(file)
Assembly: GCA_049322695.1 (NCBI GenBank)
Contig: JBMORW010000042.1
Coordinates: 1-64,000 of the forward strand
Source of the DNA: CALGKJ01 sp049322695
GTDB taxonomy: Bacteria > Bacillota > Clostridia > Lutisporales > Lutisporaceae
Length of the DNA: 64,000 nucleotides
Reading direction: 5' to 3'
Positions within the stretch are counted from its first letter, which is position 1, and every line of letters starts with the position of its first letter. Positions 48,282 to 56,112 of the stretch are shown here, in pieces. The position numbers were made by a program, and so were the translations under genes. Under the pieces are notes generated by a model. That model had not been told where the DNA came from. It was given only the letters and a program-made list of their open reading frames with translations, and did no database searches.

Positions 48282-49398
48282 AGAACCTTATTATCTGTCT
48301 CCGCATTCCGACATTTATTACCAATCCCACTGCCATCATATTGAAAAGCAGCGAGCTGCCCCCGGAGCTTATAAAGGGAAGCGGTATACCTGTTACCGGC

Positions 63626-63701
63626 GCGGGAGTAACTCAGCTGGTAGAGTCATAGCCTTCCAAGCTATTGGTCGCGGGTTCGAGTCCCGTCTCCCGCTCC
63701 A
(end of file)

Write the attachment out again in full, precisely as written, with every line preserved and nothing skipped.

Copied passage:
Assembly: GCA_049322695.1 (NCBI GenBank)
Contig: JBMORW010000042.1
Coordinates: 1-64,000 of the forward strand
Source of the DNA: CALGKJ01 sp049322695
GTDB taxonomy: Bacteria > Bacillota > Clostridia > Lutisporales > Lutisporaceae
Length of the DNA: 64,000 nucleotides
Reading direction: 5' to 3'
Positions within the stretch are counted from its first letter, which is position 1, and every line of letters starts with the position of its first letter. Positions 48,282 to 56,112 of the stretch are shown here, in pieces. The position numbers were made by a program, and so were the translations under genes. Under the pieces are notes generated by a model. That model had not been told where the DNA came from. It was given only the letters and a program-made list of their open reading frames with translations, and did no database searches.

Positions 48282-49398
48282 AGAACCTTATTATCTGTCT
48301 CCGCATTCCGACATTTATTACCAATCCCACTGCCATCATATTGAAAAGCAGCGAGCTGCCCCCGGAGCTTATAAAGGGAAGCGGTATACCTGTTACCGGC

Positions 63626-63701
63626 GCGGGAGTAACTCAGCTGGTAGAGTCATAGCCTTCCAAGCTATTGGTCGCGGGTTCGAGTCCCGTCTCCCGCTCC
63701 A